No-Knead Bread

by Anne Bennett on December 12, 2014

bread

I baked an oblong loaf this morning and slashed it twice on top with a sharp knife before it went into the oven.

One of the most popular recipes ever published in the New York Times is for a no-knead bread developed by commercial baker Jim Lahey. This loaf can be baked at home with very little hands-on effort, which sounds counter-intuitive doesn’t it? I mean, bread requires kneading and rising and coddling, and who has the time or the skill?

You do, that’s who. This is not only simple, it results in the best hearth-type bread you’ve ever eaten. I may be slinging superlatives but it’s true. You can do this!

To allay your baking fears, watch Jim and Mark Bittman bake bread in this video. Jim’s original recipe is for an all-white loaf but I’ve included his whole wheat version (from his cookbook) below, as I like to get some whole grains into my daily diet. The wheat loaf uses just a bit more yeast because of the heaviness of the wheat flour, but otherwise the recipe is the same. In addition to whole wheat flour, I almost always add 1/4 cup of harvest grains blend that I order from King Arthur Flour. This gives my bread more fiber and a nutty quality that we love.

All you need to bake amazing bread is a 6- to 8-quart Dutch oven with a lid or a round or rectangular clay baker. I have all three and I use them interchangeably.

I know what you’re thinking: how can I bake delicious bread and not eat it all in one sitting? Look, if you want to eat the very best of anything, including bread, you’re going to exercise some moderation. I have always hated that word but I have finally succumbed to its logic. I’ve decided that it’s worth it to have one slice of fabulous home made bread with dinner and enjoy every single bite. Since this is a fat-free French-type bread, it doesn’t stay fresh beyond the first day, so here is what you can do: slice the remaining loaf with a serrated bread knife, bag it in plastic and put it in the freezer. Then you can enjoy single slices of crusty toast for breakfast every morning.  Again, minimal effort, totally worth it.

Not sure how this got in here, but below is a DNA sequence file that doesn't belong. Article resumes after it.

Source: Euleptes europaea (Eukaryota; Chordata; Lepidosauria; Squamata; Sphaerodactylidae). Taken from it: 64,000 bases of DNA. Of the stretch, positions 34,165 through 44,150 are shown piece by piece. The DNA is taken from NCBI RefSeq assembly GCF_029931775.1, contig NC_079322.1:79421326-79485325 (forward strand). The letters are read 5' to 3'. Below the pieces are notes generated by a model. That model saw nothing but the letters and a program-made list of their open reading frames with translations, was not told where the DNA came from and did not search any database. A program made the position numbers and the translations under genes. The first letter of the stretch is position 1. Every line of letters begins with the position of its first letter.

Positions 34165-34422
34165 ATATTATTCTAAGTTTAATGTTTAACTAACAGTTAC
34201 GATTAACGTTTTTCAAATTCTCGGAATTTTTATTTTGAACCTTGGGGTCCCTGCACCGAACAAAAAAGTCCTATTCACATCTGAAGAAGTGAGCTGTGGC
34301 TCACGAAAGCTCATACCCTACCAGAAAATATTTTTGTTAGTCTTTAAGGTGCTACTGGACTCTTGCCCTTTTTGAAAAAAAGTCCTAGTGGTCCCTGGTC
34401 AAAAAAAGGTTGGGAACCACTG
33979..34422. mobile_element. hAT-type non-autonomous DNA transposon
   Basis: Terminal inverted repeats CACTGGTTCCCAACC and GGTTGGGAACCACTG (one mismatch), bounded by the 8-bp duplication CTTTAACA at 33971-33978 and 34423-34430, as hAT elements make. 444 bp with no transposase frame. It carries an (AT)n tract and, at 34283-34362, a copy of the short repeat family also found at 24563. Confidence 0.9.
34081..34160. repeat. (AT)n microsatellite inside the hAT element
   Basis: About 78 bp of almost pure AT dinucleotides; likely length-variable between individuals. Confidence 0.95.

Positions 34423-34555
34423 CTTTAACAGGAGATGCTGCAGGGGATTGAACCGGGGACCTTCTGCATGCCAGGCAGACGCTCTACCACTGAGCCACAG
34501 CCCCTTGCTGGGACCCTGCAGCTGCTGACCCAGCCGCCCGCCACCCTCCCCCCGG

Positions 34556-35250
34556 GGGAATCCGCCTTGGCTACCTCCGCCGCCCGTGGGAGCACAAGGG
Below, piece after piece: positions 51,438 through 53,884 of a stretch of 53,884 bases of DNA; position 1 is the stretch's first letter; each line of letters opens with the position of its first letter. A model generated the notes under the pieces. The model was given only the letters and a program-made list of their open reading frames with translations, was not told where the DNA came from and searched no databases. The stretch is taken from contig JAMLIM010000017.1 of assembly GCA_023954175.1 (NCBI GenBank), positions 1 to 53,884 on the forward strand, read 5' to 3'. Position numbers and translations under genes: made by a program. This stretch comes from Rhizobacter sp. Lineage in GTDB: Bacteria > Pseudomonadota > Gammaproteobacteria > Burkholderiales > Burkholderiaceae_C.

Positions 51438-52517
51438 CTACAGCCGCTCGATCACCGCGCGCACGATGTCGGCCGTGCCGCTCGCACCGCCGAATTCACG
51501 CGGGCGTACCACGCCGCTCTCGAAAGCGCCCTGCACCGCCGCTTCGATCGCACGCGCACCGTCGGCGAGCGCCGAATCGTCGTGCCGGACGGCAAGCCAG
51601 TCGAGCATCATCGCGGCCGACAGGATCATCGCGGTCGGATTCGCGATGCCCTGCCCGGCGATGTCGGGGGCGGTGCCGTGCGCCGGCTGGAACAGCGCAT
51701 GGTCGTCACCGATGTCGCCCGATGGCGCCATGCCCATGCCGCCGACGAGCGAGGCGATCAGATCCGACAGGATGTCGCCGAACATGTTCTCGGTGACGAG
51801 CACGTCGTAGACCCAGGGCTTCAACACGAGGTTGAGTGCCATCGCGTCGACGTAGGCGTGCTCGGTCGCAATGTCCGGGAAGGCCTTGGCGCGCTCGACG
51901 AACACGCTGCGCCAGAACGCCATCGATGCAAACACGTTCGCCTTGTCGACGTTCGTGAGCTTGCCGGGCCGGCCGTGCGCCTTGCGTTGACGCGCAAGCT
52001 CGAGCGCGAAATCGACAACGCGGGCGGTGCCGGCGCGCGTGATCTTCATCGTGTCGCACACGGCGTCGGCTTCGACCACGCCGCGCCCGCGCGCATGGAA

I strongly suggest that you make room for the staff of life in your daily calorie or WW Points budget. And since Christmas is right around the corner, if you’re short on supplies you can ask for a Dutch oven or a clay baker to get yourself started.

Questions? Let me know. I’ve baked dozens and dozens of loaves and I’ve made every mistake possible (although it’s pretty hard to screw this up).

Life is short. Make room for bread.

2 1/4 cups all-purpose or bread flour
3/4 cup whole wheat flour
1 1/4 tsp. table salt
1/2 tsp. instant yeast
1 1/3 cups water

Place flour, salt and yeast in a big bowl and add water. Stir with a wooden spoon and then your hands until a soft, sticky dough forms, about 30 seconds. Cover the bowl with plastic wrap and let sit at room temperature for 12 to 18 hours. (I make my dough in the early evening and list it rise overnight.) Dough will be bubbly and doubled in size.

Dust your work surface with flour and scrape dough out of bowl. Using just enough flour to keep dough from sticking to work surface or to your fingers, gently and quickly shape dough into a ball.

Generously coat a cotton towel (not terry cloth) with flour, wheat bran or cornmeal; put dough seam side down on towel and dust with more flour, bran or cornmeal. Cover with another cotton towel and let rise for about 2 hours. At least 1/2 hour before dough is ready, preheat oven to 450 degrees F and put a 6- to 8-quart heavy covered pot (cast iron or enamel such as Le Creuset) in oven as it heats. When dough is ready, carefully remove pot from oven. Slide your hand under towel and turn dough over into pot, seam side up; it may look like a mess, but that is O.K. Cover with the lid and bake 30 minutes then remove lid and bake another 10 minutes or until loaf is dark brown.

Cool on a rack.

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Gayle December 12, 2014 at 7:00 pm

It’s hard to believe bread can be so intimidating! Thanks for the encouragement!

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